The National Registry of Certified Medical Examiners was supposed to make it easier for drivers to find doctors to issue them medical cards and make sure only trustworthy doctors performed the exams. But so many CMEs are giving out medical cards to truckers without doing the proper certification steps that the DOT will be performing an audit on the entire system.
Since 2014, criminal investigations launched by the DOT Office of the Inspector General (OIG) have resulted in eight indictments and six convictions resulting from CME fraud. In the majority of these cases, medical examiners would issue a medical certification to a driver without performing a full exam.
In some cases, medical examiners were bribed to give drivers a pass. In other cases, drivers wouldn’t even be aware that a medical exam wasn’t completed properly. The CME would just skip steps in order to see more patients and make more money.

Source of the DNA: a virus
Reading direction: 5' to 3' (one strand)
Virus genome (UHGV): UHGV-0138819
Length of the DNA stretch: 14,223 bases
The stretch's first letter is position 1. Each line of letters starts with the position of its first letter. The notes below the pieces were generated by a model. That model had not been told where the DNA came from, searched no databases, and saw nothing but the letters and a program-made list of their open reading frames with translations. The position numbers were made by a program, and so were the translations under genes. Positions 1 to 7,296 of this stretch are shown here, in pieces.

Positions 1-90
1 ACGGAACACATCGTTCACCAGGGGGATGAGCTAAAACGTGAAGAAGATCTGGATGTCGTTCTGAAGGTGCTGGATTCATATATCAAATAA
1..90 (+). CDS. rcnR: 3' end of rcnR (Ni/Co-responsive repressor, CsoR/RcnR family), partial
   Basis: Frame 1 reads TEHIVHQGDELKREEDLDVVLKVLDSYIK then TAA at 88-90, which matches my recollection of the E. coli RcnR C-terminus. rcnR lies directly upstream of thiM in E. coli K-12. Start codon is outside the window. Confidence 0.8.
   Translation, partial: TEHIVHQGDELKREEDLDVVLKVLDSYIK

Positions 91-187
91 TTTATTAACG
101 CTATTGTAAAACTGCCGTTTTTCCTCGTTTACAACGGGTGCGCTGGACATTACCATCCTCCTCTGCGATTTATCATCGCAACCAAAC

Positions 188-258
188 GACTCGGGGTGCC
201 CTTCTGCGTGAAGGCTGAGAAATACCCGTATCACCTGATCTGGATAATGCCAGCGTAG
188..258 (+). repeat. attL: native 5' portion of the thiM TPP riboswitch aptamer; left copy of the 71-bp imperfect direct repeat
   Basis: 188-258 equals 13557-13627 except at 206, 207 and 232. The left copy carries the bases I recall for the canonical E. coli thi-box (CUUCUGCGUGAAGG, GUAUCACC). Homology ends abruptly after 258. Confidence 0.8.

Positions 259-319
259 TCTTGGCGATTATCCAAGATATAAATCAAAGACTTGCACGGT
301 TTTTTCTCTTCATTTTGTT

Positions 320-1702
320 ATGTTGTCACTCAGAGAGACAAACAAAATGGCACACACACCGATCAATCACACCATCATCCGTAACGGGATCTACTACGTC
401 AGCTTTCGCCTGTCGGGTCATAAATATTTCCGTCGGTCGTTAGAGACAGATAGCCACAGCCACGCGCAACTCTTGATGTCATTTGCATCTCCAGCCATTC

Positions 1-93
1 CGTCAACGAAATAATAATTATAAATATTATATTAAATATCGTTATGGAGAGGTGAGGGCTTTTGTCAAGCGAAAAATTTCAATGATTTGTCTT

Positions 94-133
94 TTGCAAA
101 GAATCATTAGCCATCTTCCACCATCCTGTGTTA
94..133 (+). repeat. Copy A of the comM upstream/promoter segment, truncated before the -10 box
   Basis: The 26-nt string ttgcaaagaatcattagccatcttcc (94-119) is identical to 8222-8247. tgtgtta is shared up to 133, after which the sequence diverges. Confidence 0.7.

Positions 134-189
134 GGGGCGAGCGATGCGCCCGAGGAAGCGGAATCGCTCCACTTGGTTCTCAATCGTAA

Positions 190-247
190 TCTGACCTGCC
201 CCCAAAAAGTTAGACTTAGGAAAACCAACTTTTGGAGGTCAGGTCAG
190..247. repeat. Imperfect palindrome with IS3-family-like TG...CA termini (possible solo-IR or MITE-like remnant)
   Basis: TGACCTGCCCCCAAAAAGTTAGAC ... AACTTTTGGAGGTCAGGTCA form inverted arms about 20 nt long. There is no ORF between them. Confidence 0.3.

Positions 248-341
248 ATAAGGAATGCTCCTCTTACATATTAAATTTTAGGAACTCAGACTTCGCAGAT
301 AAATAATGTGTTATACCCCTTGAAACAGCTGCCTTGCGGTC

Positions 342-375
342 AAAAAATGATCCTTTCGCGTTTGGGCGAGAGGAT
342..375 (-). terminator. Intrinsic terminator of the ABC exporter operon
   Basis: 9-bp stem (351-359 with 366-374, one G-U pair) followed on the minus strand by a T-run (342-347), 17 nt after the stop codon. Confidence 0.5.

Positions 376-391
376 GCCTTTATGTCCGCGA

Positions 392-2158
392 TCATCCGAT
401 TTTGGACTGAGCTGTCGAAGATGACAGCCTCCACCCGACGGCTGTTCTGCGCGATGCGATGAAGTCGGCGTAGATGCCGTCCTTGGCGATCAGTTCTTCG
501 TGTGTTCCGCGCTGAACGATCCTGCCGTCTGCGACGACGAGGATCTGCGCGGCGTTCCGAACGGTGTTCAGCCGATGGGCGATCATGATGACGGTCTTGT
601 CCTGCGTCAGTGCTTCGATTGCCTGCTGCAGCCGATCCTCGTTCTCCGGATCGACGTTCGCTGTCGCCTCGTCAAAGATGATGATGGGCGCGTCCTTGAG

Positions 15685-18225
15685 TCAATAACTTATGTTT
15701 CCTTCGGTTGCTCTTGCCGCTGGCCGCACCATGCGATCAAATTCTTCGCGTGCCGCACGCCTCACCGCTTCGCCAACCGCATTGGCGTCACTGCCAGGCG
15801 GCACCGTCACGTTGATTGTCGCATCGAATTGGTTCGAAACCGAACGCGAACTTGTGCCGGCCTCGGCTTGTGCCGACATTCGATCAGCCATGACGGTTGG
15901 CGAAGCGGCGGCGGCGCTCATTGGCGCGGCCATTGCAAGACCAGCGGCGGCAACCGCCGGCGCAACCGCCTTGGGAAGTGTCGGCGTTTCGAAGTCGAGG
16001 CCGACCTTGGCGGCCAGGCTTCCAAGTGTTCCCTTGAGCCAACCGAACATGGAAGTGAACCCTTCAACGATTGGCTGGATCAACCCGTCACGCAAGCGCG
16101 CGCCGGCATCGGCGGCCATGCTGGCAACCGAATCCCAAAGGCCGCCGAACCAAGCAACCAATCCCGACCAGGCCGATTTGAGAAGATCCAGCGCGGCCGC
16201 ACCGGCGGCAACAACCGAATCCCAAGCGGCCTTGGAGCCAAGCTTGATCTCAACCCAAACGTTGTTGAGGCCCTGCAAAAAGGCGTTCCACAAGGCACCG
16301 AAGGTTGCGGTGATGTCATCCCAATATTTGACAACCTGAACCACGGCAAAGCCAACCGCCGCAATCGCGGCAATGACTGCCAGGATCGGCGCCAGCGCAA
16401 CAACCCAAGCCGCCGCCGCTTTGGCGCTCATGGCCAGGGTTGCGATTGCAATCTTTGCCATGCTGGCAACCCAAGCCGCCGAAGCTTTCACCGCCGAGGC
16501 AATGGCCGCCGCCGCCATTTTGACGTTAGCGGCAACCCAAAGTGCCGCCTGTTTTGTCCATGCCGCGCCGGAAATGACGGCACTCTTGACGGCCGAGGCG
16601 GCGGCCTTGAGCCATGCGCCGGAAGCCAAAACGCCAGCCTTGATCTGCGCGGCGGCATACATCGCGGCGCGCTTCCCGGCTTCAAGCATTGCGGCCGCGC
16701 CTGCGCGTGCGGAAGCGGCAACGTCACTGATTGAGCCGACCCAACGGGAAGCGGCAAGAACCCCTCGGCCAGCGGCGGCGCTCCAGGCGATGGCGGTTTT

When CMEs are caught issuing fraudulent certificates, all drivers that received their current certification from that examiner are required to retake their medical exam within 30 days. In one case, more than 600 drivers were impacted.
On February 20th, the DOT OIG announced that it will be conducting an audit. According to the audit announcement, the objective is to “evaluate FMCSA’s procedures for (1) oversight of its medical certificate program, including commercial driver medical certificate data quality, and (2) validating information in its National Registry of Certified Medical Examiners.”
DOT has not yet published when they expect the audit to be completed or what actions they might take to address the issue.